Tara: You kind of overcame writer’s block that you had to finish your first book, “This Cake Is For The Party.” And a lot of our listeners are in Canada, but some are…I mean, a lot are all over the world. So this book was Giller nominated, which is the creme de la creme of book prizes here in Canada, the Man Booker equivalent. So I just wanted to see from you what that felt like. Was that scary? Was it great? Was it other words that my language is losing from me? Sorry. Yeah. Well, how did that feel?
Sarah: It was amazing. It felt surreal because it was my first book. And you have to understand, it’s a book of short stories. I mean, I didn’t think that could…I didn’t even….that wasn’t even on my radar as something to hope for. So I was, I mean, I was still just feeling the surreal effect of having a box of books that my publisher sent to me when the book was published.
And the way I described it to a friend was like I feel like I picked up my book, which I’ve wanted to…I wanted to write books since I was a little kid so that first moment of like holding your book in your hand, for me, it felt like, oh, this is a prop that someone created for a stage. Like, I felt like it was a prop book. Like it wasn’t even real.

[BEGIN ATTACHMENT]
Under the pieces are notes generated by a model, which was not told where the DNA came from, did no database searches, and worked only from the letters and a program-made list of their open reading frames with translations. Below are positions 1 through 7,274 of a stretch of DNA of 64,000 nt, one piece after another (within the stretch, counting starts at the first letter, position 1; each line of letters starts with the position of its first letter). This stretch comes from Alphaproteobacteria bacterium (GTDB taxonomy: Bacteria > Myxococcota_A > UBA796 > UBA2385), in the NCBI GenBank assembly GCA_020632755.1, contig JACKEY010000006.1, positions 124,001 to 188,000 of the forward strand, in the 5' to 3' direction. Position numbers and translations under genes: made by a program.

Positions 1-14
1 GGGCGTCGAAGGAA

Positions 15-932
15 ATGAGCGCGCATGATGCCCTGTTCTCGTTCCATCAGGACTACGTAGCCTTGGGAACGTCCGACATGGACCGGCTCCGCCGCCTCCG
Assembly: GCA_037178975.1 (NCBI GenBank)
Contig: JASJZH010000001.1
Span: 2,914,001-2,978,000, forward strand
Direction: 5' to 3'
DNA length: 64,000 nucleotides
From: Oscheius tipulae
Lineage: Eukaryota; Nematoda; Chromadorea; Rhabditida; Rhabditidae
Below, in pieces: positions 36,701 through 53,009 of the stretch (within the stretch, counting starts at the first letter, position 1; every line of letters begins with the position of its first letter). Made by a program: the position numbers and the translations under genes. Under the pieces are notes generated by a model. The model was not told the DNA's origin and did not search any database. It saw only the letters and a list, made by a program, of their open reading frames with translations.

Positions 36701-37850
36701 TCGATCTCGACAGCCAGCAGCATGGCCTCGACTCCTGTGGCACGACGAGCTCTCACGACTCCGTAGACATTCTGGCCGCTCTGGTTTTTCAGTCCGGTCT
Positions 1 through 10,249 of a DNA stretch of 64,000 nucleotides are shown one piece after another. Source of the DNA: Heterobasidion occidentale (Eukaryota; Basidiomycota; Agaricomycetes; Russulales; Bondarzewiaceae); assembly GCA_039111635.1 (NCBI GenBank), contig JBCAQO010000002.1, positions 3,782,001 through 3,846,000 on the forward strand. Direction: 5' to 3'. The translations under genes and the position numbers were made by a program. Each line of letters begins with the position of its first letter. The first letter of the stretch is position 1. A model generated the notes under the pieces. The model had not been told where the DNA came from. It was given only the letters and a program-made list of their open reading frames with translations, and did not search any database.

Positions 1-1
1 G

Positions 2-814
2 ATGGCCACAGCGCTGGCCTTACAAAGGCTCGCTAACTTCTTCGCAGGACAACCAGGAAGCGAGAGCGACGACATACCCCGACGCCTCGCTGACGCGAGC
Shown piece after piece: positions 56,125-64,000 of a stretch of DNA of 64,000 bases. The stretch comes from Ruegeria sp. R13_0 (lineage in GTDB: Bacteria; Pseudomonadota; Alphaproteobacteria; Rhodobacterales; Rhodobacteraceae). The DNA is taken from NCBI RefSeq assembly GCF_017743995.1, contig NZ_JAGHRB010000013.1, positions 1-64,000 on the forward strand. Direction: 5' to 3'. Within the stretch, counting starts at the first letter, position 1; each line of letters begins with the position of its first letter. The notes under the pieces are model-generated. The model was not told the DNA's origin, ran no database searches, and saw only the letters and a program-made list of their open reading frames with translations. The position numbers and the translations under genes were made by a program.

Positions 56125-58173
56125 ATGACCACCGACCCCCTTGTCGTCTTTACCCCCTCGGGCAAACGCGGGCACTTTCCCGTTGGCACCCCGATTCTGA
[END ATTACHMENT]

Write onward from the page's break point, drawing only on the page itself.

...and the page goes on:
I was like, oh, this is what a book would look like if someone created a book. Like I just was having such a hard time expanding to appreciate that I’d done what I wanted to do and that someone had thought the stories were worth putting on paper and publishing so many of them that fit in a box in multiple. It wasn’t just a zine that I stapled together in the ’90s.
And so when the phone call came in about the nomination, it was just more of that. It felt really surprising and then really amazing and really…it was quite a fruitful, satisfying feeling of like being seen. It’s what every writer wants. They want that circle to close. They only want a reader.
And this, I did not know that my small book, first book of short stories would have so many readers. That was just like an abundance of eyes on my words. It felt really, really unbelievable and amazing. And of course it just like changed my life because then my first book became something that people had actually read and for better or for worse, then the expectation to write something else became quite pronounced internally. I was like, oh, well now you better write more or else…because now you’ve done it.